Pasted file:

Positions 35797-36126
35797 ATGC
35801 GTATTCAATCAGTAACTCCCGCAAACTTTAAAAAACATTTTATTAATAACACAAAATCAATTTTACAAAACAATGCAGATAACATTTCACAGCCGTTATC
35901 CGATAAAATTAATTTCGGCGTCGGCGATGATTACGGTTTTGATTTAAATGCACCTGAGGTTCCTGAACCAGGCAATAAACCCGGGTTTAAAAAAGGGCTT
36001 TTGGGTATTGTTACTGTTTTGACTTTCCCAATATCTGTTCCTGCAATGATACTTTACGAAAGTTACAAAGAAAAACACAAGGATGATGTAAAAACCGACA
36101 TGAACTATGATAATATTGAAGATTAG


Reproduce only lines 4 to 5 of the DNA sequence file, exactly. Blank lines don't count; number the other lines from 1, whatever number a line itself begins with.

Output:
35901 CGATAAAATTAATTTCGGCGTCGGCGATGATTACGGTTTTGATTTAAATGCACCTGAGGTTCCTGAACCAGGCAATAAACCCGGGTTTAAAAAAGGGCTT
36001 TTGGGTATTGTTACTGTTTTGACTTTCCCAATATCTGTTCCTGCAATGATACTTTACGAAAGTTACAAAGAAAAACACAAGGATGATGTAAAAACCGACA